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CSG protest covers 2,500 kilometres of highway

Just one of the many protest sites set up along the Pacific Highway yesterday in opposition to coal seam gas mining in New South Wales  and Queensland. (Supplied)

Just one of the many protest sites set up along the Pacific Highway yesterday in opposition to coal seam gas mining in New South Wales and Queensland. (Supplied)

Anti coal seam gas protesters from the northern rivers region joined hundreds of others yesterday in Australia’s ‘longest ever protest’.

Knitting Nannas played a major part in the protest, wearing their distinctive yellow attire and waving placards against gas mining.

Local organiser Anne Thomspon said rest stops along 2500 kilometres of highway across New South Wales and Queensland were covered by the protest.

Locally, Nannas and their supporters set up outside the Macadamia Castle at Knockrow, as well as other points along the Bruxner Higway in Goonellabah and just outside Lismore on the road to Casino.

Ms Thompson said the protest action had been a huge success.

‘It was amazing … talk about from little things big things grow,’ she said.

‘Two weeks prior to yesterday that I suggested we do something on Pacific Highway in support of the planned protest on the Newell Highway and it ended up that we covered most of the Pacific Highway.

Ms Thompson said the point of the protest was to keep the pressure on the newly elected state government to cancel all unconventional gas mining licences across the state.

‘They (mining companies) have no social licence in New South Wales,’ she said.

Meanwhile, anti-gas activists are now waiting for a decision from the NSW Supreme Court regarding the suspension of Metgasco’s drilling approval for its exploration site at Bentley, just outside Lismore.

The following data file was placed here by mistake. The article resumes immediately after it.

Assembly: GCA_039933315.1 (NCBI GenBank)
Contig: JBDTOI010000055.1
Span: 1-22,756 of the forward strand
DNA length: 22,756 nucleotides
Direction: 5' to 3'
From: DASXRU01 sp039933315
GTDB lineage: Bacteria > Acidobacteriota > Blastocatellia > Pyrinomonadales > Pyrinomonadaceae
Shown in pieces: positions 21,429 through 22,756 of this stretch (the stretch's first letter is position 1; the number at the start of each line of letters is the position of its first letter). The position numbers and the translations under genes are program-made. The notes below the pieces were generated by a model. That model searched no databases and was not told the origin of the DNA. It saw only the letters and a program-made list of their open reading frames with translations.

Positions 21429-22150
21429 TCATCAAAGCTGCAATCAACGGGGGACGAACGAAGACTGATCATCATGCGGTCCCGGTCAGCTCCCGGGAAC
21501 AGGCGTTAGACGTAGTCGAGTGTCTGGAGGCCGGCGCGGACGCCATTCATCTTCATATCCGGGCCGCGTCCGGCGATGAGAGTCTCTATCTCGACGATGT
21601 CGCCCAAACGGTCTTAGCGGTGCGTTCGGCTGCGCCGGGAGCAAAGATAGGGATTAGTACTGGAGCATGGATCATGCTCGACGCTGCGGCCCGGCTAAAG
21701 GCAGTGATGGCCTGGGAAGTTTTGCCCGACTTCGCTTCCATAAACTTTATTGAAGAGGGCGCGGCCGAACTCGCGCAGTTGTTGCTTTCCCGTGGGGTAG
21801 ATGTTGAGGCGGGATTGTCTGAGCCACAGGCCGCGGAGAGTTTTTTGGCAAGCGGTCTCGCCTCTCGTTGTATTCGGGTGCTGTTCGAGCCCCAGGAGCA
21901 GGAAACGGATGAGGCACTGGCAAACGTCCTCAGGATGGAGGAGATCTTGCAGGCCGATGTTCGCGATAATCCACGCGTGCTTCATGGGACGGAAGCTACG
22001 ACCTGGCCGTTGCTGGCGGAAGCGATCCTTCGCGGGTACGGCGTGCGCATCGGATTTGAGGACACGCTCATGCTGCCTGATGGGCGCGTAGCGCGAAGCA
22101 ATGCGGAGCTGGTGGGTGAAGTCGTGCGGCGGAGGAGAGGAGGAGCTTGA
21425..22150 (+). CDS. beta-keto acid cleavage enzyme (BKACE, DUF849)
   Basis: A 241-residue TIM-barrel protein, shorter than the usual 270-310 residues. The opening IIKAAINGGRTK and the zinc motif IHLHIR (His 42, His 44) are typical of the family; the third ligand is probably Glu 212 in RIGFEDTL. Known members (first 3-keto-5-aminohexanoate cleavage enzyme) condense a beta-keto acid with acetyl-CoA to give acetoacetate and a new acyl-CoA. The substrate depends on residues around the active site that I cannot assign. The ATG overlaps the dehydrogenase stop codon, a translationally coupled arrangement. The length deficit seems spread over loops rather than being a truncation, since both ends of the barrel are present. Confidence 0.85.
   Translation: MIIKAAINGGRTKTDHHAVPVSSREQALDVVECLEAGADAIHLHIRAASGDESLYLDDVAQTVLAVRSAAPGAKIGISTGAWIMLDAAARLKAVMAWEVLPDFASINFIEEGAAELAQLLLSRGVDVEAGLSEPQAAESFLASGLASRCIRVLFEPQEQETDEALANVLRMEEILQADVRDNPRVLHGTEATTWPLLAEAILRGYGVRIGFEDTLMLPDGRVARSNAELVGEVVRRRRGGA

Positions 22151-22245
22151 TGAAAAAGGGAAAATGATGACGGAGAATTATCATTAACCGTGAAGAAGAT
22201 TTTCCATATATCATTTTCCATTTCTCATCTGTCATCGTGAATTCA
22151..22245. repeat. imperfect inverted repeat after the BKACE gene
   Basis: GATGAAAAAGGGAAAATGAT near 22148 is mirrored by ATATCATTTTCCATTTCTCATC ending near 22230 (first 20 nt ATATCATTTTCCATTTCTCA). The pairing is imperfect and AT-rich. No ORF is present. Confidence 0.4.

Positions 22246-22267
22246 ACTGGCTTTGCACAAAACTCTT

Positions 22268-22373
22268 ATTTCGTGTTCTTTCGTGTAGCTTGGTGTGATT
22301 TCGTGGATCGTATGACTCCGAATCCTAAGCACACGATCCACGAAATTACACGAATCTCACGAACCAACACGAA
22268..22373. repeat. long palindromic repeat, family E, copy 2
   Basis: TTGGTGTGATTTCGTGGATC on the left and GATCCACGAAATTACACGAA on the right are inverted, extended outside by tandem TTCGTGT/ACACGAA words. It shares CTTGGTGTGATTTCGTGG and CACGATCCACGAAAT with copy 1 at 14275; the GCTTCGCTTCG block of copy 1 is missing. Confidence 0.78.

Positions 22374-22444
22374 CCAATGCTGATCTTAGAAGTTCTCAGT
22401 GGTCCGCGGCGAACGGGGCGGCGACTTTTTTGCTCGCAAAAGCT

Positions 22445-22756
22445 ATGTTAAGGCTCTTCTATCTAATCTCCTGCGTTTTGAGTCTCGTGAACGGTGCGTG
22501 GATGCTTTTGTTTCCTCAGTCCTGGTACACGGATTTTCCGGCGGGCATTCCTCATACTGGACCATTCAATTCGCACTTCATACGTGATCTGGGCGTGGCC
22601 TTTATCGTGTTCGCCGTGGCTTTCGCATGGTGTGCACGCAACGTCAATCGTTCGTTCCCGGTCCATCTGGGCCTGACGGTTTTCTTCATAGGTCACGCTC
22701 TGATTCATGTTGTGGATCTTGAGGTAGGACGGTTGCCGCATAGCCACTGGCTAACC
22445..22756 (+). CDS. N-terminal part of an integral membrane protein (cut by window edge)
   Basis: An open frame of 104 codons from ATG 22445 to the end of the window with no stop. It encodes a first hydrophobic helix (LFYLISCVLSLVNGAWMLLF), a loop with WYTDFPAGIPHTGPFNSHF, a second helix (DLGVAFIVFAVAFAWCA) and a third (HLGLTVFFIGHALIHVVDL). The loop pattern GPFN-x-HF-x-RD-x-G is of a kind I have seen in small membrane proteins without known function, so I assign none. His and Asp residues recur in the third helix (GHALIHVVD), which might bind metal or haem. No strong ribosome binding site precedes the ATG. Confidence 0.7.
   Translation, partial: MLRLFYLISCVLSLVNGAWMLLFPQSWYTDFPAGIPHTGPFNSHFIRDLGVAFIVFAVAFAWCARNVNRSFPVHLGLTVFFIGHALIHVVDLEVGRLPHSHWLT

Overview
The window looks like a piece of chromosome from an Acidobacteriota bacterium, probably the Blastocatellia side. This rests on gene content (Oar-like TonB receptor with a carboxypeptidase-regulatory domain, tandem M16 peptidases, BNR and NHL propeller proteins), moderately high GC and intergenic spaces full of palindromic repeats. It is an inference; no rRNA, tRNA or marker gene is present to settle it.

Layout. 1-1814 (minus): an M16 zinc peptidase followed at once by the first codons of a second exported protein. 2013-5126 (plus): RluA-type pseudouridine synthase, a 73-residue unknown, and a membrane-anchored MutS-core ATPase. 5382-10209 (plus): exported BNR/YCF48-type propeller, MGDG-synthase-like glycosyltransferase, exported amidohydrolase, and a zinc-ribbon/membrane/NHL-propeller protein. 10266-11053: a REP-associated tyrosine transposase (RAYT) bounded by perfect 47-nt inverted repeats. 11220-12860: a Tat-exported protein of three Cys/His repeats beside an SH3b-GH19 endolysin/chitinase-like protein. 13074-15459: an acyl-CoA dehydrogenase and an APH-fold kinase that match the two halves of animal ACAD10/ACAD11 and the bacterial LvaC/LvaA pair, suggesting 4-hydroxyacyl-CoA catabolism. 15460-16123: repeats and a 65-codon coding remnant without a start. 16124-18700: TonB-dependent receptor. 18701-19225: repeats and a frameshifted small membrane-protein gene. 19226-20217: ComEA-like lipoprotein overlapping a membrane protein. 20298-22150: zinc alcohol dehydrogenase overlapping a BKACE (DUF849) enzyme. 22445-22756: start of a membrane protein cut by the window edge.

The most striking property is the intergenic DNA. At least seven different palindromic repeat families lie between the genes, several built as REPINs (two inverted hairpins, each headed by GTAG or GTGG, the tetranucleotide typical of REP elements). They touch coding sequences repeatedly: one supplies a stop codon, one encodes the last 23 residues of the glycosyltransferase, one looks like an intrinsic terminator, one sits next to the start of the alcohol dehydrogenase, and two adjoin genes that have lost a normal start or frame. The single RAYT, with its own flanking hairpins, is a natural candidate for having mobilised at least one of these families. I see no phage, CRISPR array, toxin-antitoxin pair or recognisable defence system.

Metgasco challenged the state government’s decision to suspend its drilling licence and the court’s decision is expected this Friday.

Ms Thompson said the decision would be ground-breaking whichever way the court decided.

She said a win for Metgasco would spur more people to join the fight against coal seam gas while a loss would mark a great victory in the campaign to rid the state of unconventional gas mining.

‘So many more people are coming on board now,’ she said.

‘I was the coordinator of Sunday’s protest but people kept turning up to spots along the highway everywhere,’ she said.

‘The Nationals say they are going to buy back one of the local CSG licences, but it is a promise made just seven days before the election and a complete turnaround.

‘We are not a hundred per cent confident that they will buy it back before June 30 – their cut off date.’


10 responses to “CSG protest covers 2,500 kilometres of highway”

  1. Ken says:

    The national’s offer may be a turn-around designed for the election but…not only is this a cynical move to assure government compensation to members of the George family but also a ploy to extract a totally needless payment to license holders. In order to stop this disgusting totally destructive process that could just as effectively be accomplished by the cancellation of the exploration license, at no cost to the public purse.